For an overview of what to expect during your cancer care, visit What to expect - Bowel cancer. This is a short guide to what is recommended from diagnosis to treatment and beyond.
Which health professionals will I see?
Your general practitioner (GP) will arrange the first tests to assess your symptoms, or further tests if you have had a positive screening test. If these tests do not rule out cancer, you will usually be referred to a specialist, such as a colorectal surgeon or a gastroenterologist. The specialist will arrange further tests. If bowel cancer is diagnosed, the specialist will consider treatment options. Often these will be discussed with other health professionals at what is known as a multidisciplinary team (MDT) meeting. During and after treatment, you may see a range of health professionals who specialise in different aspects of your care.
|Health professionals you may see
||assists with treatment decisions; provides ongoing care in partnership with specialists
||diagnoses bowel cancer and performs bowel surgery
||diagnoses and treats disorders of the digestive system, including bowel cancer; may perform endoscopy
||treats cancer with drug therapies such as chemotherapy, targeted therapy and immunotherapy (systemic treatment)
||treats cancer by prescribing and overseeing a course of radiation therapy
|cancer care coordinator
||coordinates your care, liaises with MDT members, and supports you and your family throughout treatment; may be a clinical nurse consultant (CNC) or colorectal cancer nurse
|operating room staff
||include anaesthetists, technicians and nurses who prepare you for surgery and care for you during the operation and recovery
||administers drugs and provides care, information and support throughout treatment
|stomal therapy nurses
||provides information about surgery and can support you to adjust to life with a temporary or permanent stoma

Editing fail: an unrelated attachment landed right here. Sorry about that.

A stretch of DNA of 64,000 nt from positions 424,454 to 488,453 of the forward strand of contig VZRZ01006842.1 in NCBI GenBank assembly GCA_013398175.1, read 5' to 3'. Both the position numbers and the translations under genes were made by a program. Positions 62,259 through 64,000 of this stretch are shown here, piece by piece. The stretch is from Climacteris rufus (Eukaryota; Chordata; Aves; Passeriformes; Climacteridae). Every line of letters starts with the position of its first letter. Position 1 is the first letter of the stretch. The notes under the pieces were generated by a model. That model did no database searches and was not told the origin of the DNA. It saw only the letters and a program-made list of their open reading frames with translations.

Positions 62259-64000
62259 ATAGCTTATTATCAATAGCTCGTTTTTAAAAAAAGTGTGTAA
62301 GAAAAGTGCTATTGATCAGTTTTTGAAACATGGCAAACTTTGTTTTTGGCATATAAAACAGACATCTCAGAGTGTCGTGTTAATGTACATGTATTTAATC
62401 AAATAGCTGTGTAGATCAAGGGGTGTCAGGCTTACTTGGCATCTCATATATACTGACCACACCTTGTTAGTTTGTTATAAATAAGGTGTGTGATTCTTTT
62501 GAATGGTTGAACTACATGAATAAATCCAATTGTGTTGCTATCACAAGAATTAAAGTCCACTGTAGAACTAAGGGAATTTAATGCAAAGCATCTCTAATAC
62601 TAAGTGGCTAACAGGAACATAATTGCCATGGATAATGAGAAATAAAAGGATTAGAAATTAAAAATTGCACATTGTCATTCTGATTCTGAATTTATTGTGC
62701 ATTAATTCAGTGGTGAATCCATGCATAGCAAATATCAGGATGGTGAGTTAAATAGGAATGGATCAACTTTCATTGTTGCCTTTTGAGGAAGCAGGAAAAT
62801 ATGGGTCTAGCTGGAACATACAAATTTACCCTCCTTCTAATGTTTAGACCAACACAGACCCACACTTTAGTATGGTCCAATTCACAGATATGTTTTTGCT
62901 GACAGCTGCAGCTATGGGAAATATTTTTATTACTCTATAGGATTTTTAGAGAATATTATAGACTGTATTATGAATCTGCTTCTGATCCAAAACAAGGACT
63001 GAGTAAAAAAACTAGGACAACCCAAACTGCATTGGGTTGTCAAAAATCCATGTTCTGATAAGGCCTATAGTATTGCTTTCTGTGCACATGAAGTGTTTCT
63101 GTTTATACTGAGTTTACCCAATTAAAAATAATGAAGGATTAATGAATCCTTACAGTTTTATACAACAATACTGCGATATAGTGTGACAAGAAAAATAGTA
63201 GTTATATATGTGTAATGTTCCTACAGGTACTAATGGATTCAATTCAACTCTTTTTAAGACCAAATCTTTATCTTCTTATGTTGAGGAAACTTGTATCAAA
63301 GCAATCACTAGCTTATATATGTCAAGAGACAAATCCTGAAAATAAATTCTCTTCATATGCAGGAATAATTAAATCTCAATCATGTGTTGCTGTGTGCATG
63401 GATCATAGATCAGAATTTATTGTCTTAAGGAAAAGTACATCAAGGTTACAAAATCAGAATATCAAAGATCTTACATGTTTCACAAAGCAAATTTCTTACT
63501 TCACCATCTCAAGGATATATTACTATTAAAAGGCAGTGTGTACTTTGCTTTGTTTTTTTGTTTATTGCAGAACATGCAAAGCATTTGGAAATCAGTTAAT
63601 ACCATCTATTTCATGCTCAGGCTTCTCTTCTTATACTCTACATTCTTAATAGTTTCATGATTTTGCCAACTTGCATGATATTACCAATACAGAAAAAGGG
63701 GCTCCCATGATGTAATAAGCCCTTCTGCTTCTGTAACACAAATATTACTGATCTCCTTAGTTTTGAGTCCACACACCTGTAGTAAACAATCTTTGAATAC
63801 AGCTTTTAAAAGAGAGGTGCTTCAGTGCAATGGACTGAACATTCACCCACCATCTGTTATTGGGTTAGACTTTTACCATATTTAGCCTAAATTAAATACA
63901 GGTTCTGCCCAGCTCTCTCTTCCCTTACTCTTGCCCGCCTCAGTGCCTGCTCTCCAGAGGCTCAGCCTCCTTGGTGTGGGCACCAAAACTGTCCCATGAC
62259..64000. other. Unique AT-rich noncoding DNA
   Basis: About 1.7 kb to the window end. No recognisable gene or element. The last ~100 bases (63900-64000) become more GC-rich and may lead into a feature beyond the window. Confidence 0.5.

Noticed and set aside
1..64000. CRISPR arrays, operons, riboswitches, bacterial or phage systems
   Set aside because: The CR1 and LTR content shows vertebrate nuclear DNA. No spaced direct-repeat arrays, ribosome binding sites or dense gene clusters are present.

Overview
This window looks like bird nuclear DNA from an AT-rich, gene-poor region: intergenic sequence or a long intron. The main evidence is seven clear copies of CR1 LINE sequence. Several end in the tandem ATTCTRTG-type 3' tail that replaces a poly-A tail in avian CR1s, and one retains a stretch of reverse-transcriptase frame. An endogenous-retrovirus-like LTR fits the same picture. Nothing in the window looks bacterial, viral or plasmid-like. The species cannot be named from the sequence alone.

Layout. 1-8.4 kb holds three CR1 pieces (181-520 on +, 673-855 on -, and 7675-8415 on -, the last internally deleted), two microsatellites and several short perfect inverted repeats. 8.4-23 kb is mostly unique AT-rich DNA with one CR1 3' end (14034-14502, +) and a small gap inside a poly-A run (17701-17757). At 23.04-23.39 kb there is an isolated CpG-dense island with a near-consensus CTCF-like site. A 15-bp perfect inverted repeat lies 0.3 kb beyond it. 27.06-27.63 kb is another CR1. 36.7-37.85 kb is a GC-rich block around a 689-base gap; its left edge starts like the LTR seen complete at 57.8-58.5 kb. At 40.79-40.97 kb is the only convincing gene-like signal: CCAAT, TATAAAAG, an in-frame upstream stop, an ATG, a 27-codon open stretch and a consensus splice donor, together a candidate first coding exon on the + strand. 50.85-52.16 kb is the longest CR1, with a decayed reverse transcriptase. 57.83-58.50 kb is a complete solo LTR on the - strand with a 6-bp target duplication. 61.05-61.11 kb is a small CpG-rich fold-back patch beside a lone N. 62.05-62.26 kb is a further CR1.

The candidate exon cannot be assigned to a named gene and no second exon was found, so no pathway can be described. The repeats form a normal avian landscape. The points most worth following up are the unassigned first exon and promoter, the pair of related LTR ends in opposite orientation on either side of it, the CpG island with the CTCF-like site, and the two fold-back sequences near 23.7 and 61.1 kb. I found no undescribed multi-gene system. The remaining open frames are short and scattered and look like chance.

||recommends an eating plan to follow while you are in treatment and recovery
||provides advice for people with a strong family history of bowel cancer or with a genetic condition linked to bowel cancer
||links you to support services and helps you with emotional, practical or financial issues
|physiotherapist, occupational therapist
||assist with physical and practical problems, including restoring movement and mobility after treatment, and recommending aids and equipment
||help you manage your emotional response to diagnosis and treatment
Expert content reviewers:
A/Prof Craig Lynch, Colorectal Surgeon, Peter MacCallum Cancer Centre, VIC; Prof Tim Price, Medical Oncologist, The Queen Elizabeth Hospital, Adelaide, and Clinical Professor, Faculty of Medicine, The University of Adelaide, SA; Department of Dietetics, Liverpool Hospital, NSW; Dr Hooi Ee, Gastroenterologist, Sir Charles Gairdner Hospital, WA; Dr Debra Furniss, Radiation Oncologist, Genesis CancerCare, QLD; Jocelyn Head, Consumer; Jackie Johnston, Palliative Care and Stomal Therapy Clinical Nurse Consultant, St Vincent's Private Hospital, NSW; Zeinah Keen, 13 11 20 Consultant, Cancer Council NSW; Dr Elizabeth Murphy, Head, Colorectal Surgical Unit, Lyell McEwin Hospital, SA.
1. Australian Institute of Health and Welfare (AIHW), Australian Cancer Incidence and Mortality (ACIM) books: colorectal (bowel) cancer, AIHW, Canberra, December 2017.